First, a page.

The story is that they got together “by agreement” the ESV says. The idea is more like a pep rally. They all came in praising the king, boosting up his spirits, you know, lathering on the praise in order to seduce him quickly into a hasty decision to sign an injunction that—“you’re so great, O King, why don’t we agree to celebrate your greatness by having you sign this injunction that, for 30 days, nobody can make any petition to any other god or ruler except you.” I think it sort of flattered the king to have these underlings praise him so, and he signed the document very foolishly. Now, it says all the satraps and presidents were there, but one wasn’t there: Daniel. He was one of them, and he wasn’t there. And so, of course, they were lying when they told the king that,“we all agree—everybody’s agreed on this.” Maybe he thought it would bring their people together in some sort of unified way—I’m just supposing here that there’s any sort of reason why he would sign this other than vanity. But this is a picture of the spiritual warfare, because as the Bible tells us in 1 Peter, Satan is a roaring lion, seeking whom he may devour. In the same manner, he is after you, as a roaring lion, seeking to persecute you if necessary. If he can’t get you to join the world, he’ll find some way to persecute you and discourage you, and then make you unfaithful, so you’re ineffective in the work of God’s kingdom. Now, I think another reason why Satan was after Daniel is, of course, the remaining chapters of Daniel, which are prophecy. Now, this is an educated guess on my part. The Bible doesn’t specifically point this out, but Satan of course knows what’s happening here. He knows who Daniel is. He knows that not only is he a type of Christ, which he despises, but he knows he is going to produce new revelation about the future and about the way to escape his own, Satan’s own, traps. And, for these reasons, Satan seeks to kill Daniel by the methodology.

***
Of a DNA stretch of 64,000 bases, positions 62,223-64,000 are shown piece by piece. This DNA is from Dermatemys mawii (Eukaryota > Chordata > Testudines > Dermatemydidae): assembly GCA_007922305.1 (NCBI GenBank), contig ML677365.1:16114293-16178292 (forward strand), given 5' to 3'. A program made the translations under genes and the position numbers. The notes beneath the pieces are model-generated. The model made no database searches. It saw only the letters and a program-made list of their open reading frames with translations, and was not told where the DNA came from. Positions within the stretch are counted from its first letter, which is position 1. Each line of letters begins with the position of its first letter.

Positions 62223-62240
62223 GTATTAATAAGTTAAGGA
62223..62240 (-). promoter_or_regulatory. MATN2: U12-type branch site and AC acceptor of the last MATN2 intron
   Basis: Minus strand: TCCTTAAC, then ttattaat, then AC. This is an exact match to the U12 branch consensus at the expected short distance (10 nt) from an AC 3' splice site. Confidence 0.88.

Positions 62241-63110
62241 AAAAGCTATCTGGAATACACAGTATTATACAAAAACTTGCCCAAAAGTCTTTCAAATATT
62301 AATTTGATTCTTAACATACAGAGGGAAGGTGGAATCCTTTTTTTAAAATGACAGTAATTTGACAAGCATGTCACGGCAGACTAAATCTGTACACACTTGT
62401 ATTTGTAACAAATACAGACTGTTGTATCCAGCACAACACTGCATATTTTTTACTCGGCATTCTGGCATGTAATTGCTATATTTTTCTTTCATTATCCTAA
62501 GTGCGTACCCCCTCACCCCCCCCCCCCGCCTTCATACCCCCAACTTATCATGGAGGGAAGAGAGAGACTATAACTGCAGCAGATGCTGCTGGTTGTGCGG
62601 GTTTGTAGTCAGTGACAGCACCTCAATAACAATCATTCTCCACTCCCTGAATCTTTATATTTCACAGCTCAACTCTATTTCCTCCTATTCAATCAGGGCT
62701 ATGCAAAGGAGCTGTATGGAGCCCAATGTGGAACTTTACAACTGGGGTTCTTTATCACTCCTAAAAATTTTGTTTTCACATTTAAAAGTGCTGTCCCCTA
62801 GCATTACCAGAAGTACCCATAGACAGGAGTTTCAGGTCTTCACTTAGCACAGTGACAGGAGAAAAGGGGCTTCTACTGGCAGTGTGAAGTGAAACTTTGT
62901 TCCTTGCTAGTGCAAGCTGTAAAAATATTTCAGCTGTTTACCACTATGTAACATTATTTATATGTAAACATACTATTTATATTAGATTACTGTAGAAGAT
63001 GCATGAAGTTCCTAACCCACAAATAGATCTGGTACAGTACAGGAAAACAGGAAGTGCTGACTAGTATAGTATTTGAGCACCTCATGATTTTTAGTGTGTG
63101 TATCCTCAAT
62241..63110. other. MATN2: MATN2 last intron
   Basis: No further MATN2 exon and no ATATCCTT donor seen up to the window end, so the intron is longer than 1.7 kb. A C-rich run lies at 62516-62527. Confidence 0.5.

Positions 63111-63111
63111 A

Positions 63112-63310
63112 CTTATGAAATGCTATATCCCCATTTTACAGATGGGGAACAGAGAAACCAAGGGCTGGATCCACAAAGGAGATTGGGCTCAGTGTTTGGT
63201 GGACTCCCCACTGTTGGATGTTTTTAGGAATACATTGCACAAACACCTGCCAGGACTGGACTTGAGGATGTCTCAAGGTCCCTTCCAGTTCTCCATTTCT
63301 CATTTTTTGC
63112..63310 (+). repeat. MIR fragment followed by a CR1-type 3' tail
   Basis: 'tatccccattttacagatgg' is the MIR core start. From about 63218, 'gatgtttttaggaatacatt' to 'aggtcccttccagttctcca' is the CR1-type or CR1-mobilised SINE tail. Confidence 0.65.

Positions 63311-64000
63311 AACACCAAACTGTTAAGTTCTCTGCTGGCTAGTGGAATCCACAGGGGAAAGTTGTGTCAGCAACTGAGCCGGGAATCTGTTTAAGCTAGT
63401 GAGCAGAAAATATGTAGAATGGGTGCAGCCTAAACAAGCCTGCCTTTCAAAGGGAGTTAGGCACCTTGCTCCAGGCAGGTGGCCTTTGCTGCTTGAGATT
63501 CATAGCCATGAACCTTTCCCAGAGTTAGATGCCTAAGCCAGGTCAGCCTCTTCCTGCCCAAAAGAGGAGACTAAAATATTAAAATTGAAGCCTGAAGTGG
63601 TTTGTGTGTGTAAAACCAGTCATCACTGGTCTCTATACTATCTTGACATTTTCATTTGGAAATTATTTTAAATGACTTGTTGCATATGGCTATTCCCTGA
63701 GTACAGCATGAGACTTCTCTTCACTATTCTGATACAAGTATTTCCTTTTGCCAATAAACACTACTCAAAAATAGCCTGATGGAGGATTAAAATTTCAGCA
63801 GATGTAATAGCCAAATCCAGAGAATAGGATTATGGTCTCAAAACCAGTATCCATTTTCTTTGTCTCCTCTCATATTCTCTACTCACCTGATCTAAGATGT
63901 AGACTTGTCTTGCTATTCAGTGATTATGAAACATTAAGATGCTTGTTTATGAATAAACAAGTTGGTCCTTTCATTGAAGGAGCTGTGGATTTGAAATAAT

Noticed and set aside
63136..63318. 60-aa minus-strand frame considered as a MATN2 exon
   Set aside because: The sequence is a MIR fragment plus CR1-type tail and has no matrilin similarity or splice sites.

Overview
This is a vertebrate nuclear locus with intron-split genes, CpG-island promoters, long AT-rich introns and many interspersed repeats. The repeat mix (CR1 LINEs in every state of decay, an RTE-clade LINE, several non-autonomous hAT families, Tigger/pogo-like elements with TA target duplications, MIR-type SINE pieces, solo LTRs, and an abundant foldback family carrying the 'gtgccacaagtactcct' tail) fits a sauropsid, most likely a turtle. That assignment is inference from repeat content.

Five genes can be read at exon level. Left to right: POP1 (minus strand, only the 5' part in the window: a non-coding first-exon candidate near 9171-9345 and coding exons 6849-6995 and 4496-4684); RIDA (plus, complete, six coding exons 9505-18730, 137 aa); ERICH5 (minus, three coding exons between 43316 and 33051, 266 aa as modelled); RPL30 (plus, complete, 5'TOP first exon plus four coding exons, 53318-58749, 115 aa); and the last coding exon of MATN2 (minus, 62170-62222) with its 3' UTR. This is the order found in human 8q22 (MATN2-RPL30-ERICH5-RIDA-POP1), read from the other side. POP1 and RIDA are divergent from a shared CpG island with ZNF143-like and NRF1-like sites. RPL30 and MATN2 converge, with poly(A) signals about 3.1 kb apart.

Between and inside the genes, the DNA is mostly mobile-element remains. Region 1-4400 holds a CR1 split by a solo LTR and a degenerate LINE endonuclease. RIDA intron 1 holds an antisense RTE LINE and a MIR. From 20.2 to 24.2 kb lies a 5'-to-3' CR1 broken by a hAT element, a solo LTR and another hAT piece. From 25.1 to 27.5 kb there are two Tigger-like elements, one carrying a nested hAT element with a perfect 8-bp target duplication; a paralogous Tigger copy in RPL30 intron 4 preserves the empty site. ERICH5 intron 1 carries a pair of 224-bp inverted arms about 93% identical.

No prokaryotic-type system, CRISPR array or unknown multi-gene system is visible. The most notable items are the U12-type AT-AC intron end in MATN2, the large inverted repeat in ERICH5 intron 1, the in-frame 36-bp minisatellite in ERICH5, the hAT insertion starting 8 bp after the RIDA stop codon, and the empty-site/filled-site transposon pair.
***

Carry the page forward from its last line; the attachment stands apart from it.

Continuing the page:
Now, the story goes on, and verse 6 and following, we can examine their agreed upon plot. Their plot is to have this agreement made—signed, sealed, and delivered. And, notice how they emphasize that no law signed in this manner can be changed. We even have this phrase today: “the law of the Medes and the Persians.” So, you may come to your administrator and ask to have more time to do your paper, and you might say,“This isn’t the law of the Medes and Persians, after all!” It’s just a metaphor we use today. But anyway, they emphasize that so as to make clear that the king is trapped, and they remind him of that—“they came by agreement again and reminded him of the ordinance he signed that could not be changed.”